Watersheds are divided by areas of high elevation. When rain lands on the ground, it travels downhill to be drained. If water hit a mountaintop or ridgetop in the model and traveled in more than one direction, it is likely that there was more than one watershed. Most aquatic species, such as fish, do not cross watershed divides. How many watersheds did the students find in the model?

A healthy watershed not only stores but also filters water for a river or stream. When water hits the Earth and percolates through the soil into the water table, soil, rocks, and sand filter out many of the impurities carried by the water. To see how this might work, try the following activity.

Materials: You will need a flower pot with a drainage hole; a few cotton balls; some sand, soil, and gravel; and some muddy water.

Procedure: Plug the hole in the flower pot with cotton balls to represent subsoil, and fill the pot with a mixture of the sand, soil, and gravel. Slowly pour some muddy water into the pot and observe. The water running out of the drainage hole will be relatively clean.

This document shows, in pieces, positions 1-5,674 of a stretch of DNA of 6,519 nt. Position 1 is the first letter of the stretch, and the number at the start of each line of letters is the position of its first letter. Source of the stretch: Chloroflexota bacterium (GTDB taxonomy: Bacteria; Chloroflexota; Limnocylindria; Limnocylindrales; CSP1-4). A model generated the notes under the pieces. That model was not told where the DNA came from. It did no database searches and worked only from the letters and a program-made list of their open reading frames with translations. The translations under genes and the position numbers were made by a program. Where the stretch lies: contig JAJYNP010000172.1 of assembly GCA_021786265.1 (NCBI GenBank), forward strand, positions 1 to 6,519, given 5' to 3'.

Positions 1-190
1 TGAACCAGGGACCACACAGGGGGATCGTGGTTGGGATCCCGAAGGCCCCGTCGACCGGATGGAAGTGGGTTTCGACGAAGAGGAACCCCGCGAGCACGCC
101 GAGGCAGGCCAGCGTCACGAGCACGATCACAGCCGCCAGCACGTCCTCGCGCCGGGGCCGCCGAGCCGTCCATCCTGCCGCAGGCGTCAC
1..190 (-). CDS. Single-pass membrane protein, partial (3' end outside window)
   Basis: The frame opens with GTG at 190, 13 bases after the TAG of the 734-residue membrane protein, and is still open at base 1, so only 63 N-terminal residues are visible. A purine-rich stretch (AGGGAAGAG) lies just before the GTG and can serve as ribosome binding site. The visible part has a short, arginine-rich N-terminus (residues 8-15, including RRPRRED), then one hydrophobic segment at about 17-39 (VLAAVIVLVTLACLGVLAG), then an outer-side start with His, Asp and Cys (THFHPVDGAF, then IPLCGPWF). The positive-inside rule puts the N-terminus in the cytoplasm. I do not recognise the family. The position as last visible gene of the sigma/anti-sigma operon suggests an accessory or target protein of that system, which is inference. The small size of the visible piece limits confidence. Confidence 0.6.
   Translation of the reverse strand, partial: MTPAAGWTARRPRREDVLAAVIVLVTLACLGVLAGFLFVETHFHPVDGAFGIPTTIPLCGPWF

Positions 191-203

Watershed Scavenger Hunt

After discussing watersheds in the classroom, take students outdoors to see if they can spot signs of watersheds on the school grounds or in a nearby park. Begin by asking students where they think water will drain on the school grounds. Ask what clues they think they will find to help them identify a watershed.

Divide the class into groups of three, and send them outside to find the following items: a damp spot that might collect water; a stream of water and its tributaries; a gully created by water; a sign of erosion; a structure that would block or change the flow of water; and a place where water might be filtered. Back in the classroom, compare results and draw a map of the watersheds the students observed.

Renewable and Nonrenewable Energy